Arthur D. Hasler
Arthur Davis Hasler (January 5, 1908 – March 23, 2001) was an ecologist who is credited with explaining the salmon's homing instinct. Hasler was a member of the National Academy of Sciences and the American Academy of Arts and Sciences. The New York Times called him "an internationally recognized authority on freshwater ecology". He served as President of The Ecological Society of America, which called him "one of the leading figures in 20th century freshwater ecology". Hasler pioneered a research method based on manipulation of entire lake ecosystems. This method became an instrumental new tool for ecology. He published over 200 scientific papers, was an author or an editor of 7 books, and supervisor of 52 doctoral degrees.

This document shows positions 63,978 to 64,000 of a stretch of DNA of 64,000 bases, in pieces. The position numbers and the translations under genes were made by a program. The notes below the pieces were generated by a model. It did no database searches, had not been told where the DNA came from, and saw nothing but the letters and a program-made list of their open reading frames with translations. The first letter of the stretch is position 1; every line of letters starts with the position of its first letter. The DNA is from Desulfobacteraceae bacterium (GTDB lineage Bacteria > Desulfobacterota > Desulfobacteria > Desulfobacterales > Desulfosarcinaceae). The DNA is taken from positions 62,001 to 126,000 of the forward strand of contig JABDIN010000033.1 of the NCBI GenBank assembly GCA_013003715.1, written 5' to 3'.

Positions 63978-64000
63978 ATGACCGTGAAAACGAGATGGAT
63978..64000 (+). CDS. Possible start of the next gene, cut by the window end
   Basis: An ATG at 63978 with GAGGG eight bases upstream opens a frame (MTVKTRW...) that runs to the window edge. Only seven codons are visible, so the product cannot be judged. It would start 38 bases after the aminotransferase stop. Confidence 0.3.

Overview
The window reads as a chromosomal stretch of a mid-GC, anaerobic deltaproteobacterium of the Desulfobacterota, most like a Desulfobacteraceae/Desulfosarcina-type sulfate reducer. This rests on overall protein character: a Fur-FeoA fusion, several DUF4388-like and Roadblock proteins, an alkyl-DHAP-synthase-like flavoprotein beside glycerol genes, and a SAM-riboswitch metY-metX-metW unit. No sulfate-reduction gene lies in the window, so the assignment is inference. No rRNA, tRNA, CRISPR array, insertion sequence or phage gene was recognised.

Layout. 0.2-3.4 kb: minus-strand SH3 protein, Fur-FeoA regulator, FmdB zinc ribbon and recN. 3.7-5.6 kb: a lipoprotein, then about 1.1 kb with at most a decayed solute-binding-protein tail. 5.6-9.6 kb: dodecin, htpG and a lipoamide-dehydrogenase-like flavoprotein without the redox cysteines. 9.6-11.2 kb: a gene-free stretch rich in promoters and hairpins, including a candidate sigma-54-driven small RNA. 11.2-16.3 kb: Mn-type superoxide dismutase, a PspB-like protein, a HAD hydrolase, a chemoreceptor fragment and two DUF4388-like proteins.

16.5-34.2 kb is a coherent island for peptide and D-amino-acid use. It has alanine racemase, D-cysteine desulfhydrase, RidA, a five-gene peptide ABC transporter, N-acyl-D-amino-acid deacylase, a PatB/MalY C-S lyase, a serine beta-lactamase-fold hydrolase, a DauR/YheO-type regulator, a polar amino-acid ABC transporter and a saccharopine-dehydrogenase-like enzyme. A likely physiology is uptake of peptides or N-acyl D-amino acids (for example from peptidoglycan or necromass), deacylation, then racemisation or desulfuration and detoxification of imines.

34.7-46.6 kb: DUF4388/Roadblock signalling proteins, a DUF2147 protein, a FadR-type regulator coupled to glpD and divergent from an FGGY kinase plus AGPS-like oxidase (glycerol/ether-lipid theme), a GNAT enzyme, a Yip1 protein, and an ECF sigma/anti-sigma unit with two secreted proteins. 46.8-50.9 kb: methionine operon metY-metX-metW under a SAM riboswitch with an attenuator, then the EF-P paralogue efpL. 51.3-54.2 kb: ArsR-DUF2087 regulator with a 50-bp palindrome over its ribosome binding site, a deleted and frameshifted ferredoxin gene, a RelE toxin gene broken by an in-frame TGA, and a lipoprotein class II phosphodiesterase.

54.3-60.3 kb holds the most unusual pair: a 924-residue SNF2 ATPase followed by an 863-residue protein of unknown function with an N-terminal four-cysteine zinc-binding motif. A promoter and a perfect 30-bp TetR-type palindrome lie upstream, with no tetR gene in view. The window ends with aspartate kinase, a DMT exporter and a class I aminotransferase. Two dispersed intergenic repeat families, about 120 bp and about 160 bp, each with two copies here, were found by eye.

Hasler was born in Lehi, Utah. He married Hanna Prusse in 1932, and they had six children: Sylvia, A. Frederick, Bruce, Galen, Mark, and Karl. He graduated from Brigham Young University in 1932. He received a doctorate in zoology from the University of Wisconsin–Madison in 1937. Hasler was an analyst with the Air Force Strategic Bombing Survey based in Germany after World War II. Hasler was a Fulbright scholar at the Max Planck Institute in Germany during 1954-1955. Subsequently, Hasler was on the faculty of the University of Wisconsin–Madison for 41 years and under his leadership it became a hub for lake research. In 1961 he served as President of The Ecological Society of America. In 1969 he was elected to the National Academy of Sciences.